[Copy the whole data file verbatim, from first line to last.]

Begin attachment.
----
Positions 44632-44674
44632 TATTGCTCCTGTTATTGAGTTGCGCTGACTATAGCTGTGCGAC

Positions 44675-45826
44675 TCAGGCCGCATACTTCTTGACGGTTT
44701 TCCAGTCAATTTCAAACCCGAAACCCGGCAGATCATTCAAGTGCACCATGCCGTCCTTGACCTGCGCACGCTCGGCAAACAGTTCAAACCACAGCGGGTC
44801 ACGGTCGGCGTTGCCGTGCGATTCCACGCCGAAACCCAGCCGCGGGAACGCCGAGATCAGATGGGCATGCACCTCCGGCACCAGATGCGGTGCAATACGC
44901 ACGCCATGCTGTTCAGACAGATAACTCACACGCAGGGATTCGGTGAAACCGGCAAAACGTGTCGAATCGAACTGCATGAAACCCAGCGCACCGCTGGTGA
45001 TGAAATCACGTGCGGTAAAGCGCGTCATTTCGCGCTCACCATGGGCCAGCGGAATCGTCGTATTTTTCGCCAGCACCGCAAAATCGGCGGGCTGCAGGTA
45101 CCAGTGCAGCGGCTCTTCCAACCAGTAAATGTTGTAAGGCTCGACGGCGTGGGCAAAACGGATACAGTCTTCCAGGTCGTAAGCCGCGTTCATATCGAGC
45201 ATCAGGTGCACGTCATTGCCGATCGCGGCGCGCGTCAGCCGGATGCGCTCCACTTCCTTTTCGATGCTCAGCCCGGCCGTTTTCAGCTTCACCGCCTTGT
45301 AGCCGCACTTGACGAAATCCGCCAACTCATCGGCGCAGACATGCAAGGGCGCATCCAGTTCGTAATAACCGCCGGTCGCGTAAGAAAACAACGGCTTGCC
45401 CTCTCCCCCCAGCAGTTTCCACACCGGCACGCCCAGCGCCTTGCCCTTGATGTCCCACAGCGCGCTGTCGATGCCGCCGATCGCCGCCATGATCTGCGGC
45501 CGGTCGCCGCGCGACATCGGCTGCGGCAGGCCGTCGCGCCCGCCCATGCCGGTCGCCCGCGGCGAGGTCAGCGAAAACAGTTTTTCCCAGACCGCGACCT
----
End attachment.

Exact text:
Positions 44632-44674
44632 TATTGCTCCTGTTATTGAGTTGCGCTGACTATAGCTGTGCGAC

Positions 44675-45826
44675 TCAGGCCGCATACTTCTTGACGGTTT
44701 TCCAGTCAATTTCAAACCCGAAACCCGGCAGATCATTCAAGTGCACCATGCCGTCCTTGACCTGCGCACGCTCGGCAAACAGTTCAAACCACAGCGGGTC
44801 ACGGTCGGCGTTGCCGTGCGATTCCACGCCGAAACCCAGCCGCGGGAACGCCGAGATCAGATGGGCATGCACCTCCGGCACCAGATGCGGTGCAATACGC
44901 ACGCCATGCTGTTCAGACAGATAACTCACACGCAGGGATTCGGTGAAACCGGCAAAACGTGTCGAATCGAACTGCATGAAACCCAGCGCACCGCTGGTGA
45001 TGAAATCACGTGCGGTAAAGCGCGTCATTTCGCGCTCACCATGGGCCAGCGGAATCGTCGTATTTTTCGCCAGCACCGCAAAATCGGCGGGCTGCAGGTA
45101 CCAGTGCAGCGGCTCTTCCAACCAGTAAATGTTGTAAGGCTCGACGGCGTGGGCAAAACGGATACAGTCTTCCAGGTCGTAAGCCGCGTTCATATCGAGC
45201 ATCAGGTGCACGTCATTGCCGATCGCGGCGCGCGTCAGCCGGATGCGCTCCACTTCCTTTTCGATGCTCAGCCCGGCCGTTTTCAGCTTCACCGCCTTGT
45301 AGCCGCACTTGACGAAATCCGCCAACTCATCGGCGCAGACATGCAAGGGCGCATCCAGTTCGTAATAACCGCCGGTCGCGTAAGAAAACAACGGCTTGCC
45401 CTCTCCCCCCAGCAGTTTCCACACCGGCACGCCCAGCGCCTTGCCCTTGATGTCCCACAGCGCGCTGTCGATGCCGCCGATCGCCGCCATGATCTGCGGC
45501 CGGTCGCCGCGCGACATCGGCTGCGGCAGGCCGTCGCGCCCGCCCATGCCGGTCGCCCGCGGCGAGGTCAGCGAAAACAGTTTTTCCCAGACCGCGACCT